Ignatius Chan is unique, a quiet and gentle man who is sparked into animation when talking about food and drink. He is celebrated and respected in Asia but not as a chef: he is Asia’s sommelier.
Singapore is considered by many (this writer included) as one of the finest of food capitals, not just in Asia but the whole world. Ignatius has contributed to that reputation with his eponymous restaurant ‘Iggy’s’. It’s high-end, polished, with outstanding dishes, and unsurprisingly a striking wine list. Its location in the Hilton makes this eminently accessible to international visitors and locals alike.
But Ignatius has other culinary ventures and Kaiseki Yoshiyuki exudes the same quality as ‘Iggy’s’ but it’s discreetly tucked away in the basement of a shopping mall next to the Hilton, on Orchard Road. One might not find this by accident but it’s worth seeking out. The entrance is unobtrusive with just a grey and white banner covering the door and a light-box displaying the restaurant name in flowing calligraphy.
Kaiseki is a style of Japanese cuisine. With many courses that represent both simplicity and complexity, it is becoming more popular outside Japan with those who are looking for the very essence of classic Japanese food preparation and presentation.
Kaiseki is still to be found in ryokan (traditional inns) in Japan, but it is also served in small restaurants, as it would be impossible to produce such refined dishes for large numbers. Kyoto is well known as the home of Kaiseki and outside Japan these restaurants are sometimes called Kyoto Kaiseki restaurants.
Kaiseki’s origins can be traced back to traditions of elaborate feasting at the imperial court and the formalised Japanese tea ceremony, along with the customs of Zen monks of the 17th century. The dishes are characterised by not only their elaborate presentation but the use of seasonal ingredients. The meal should be a homage to taste, texture and visual appeal.
Finished dishes are carefully presented on plates and trays that are chosen to enhance both the appearance and the seasonality of the fresh ingredients. Dishes are thoughtfully placed and garnished with vegetables sometimes carved to represent plants, birds or animals.
Kaiseki meals have a traditional order of serving with consideration of cooking techniques, but an experienced chef will introduce or admit dishes to help emphasise the theme of the meal. It’s the highest form of culinary artistry, and chef Yoshiyuki wields his knife to form epicurean tableaux.
Ignatius Chan and two partners opened this US$1.6m restaurant which is named after its head chef, Yoshiyuki Kashiwabara, who has impeccable culinary credentials. He spent seven years as the personal chef to the Japanese ambassadors in San Francisco and Singapore. Chef Yoshiyuki honed his Kaiseki skills at the respected Kyoryori Hosoi in Tokyo, where he joined as a trainee and eventually headed the kitchen team. Yoshiyuki now has his own venue to showcase the very best of Kaiseki cuisine.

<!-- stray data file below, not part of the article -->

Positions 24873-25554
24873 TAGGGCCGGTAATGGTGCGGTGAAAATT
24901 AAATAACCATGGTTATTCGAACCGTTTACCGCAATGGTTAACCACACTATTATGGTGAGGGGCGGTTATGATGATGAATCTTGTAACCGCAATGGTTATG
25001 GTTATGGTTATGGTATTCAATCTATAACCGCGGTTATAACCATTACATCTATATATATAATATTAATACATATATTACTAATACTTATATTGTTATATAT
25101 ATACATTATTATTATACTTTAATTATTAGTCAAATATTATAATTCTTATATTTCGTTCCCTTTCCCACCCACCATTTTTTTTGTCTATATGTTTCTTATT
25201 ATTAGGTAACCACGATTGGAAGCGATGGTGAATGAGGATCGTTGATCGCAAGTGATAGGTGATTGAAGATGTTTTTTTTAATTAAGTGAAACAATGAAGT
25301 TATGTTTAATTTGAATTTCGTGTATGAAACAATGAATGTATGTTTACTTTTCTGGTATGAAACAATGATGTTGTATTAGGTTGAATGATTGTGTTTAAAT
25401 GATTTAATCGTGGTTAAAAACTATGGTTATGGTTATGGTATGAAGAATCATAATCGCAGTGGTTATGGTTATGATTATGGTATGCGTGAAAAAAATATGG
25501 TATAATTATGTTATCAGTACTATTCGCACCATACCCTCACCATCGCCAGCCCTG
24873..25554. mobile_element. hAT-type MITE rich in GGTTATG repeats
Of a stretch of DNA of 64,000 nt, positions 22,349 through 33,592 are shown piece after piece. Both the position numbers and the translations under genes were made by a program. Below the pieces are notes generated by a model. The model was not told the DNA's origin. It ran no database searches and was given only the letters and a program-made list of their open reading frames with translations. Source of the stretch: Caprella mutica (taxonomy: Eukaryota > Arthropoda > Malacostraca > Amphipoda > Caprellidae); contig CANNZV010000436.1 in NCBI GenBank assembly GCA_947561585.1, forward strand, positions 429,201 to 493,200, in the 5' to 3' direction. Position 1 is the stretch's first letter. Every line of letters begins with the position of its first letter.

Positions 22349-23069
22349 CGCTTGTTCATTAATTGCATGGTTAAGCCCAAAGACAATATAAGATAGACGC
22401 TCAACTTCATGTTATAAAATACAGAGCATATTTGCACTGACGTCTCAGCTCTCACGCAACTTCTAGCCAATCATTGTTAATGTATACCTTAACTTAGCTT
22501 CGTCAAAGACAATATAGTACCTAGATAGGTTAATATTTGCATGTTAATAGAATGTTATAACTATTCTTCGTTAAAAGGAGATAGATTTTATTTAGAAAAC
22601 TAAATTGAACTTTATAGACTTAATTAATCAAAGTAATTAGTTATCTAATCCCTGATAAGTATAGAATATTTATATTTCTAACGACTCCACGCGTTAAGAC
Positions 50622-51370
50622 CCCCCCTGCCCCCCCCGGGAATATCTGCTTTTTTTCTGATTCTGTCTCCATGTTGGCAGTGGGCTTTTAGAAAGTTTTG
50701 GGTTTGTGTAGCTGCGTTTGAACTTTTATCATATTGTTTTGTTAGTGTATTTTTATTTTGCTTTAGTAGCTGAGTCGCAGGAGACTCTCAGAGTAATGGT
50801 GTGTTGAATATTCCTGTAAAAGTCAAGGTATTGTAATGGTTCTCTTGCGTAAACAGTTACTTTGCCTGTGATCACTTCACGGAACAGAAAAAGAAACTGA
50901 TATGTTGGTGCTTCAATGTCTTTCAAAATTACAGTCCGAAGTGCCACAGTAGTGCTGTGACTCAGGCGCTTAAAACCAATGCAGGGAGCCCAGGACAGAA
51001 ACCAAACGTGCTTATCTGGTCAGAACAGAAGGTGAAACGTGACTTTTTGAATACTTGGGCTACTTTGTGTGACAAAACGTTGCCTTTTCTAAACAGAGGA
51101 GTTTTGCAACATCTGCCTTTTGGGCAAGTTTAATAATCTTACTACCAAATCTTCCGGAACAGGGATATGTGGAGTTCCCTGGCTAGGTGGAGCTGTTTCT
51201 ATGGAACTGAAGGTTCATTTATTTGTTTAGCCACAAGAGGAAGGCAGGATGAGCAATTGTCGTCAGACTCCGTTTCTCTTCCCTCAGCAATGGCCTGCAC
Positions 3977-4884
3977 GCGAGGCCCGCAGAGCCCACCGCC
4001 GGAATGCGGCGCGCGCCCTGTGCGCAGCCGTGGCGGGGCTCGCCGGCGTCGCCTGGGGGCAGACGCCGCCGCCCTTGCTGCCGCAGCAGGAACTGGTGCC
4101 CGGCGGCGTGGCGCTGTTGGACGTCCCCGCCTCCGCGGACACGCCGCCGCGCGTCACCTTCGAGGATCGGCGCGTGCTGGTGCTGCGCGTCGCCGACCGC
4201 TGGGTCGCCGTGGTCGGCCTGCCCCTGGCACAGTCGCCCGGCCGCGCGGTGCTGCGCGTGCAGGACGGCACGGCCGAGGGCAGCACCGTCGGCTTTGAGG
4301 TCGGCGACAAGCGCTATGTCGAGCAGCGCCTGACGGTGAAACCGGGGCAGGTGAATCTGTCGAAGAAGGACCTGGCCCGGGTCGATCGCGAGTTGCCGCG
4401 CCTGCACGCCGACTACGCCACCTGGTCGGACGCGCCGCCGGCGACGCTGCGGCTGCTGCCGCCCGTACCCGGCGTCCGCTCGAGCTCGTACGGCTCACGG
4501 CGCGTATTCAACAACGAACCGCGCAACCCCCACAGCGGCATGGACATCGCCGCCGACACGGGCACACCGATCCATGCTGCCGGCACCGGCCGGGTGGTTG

This restaurant is instantly recognisable as part of the Chan empire. Its design is thoughtful, inspired and a perfect vehicle for this talented chef. There are no overt trappings of Japan but it contrives to exude that distinct minimalist charm in contemporary fashion. Shelves of tactile wooden book spines, and cases of illuminated origami show imagination and flair but the décor doesn’t overshadow the food. Nothing here offends the senses.
A meal at Kaiseki Yoshiyuki is memorable. The presentation is classic with each of the many courses being offered to the guest as a complete set on their personal tray. Every dish is beautiful, light and delicious, and there are even elements of culinary whimsy. Yes, the impression is of timeless formality, but enjoy the food and the event. This is as far from one’s usual fast sushi outlet as one could imagine. Sit at the counter and savour the ambiance.
Iggy Chan never disappoints. Kaiseki Yoshiyuki is a credit to both Ignatius and this worthy chef who takes advantage of Singapore’s access to the best ingredients from across the globe. This must surely be on the must-visit restaurant list of any local or tourist.
Monday – Friday
12:00 noon – 1:30 pm for lunch
7:00 pm – 9:30 pm for dinner
7:00 pm – 9:30 pm for dinner
Forum the Shopping Mall
583 Orchard Road,
Restaurant review by Chrissie Walker © 2018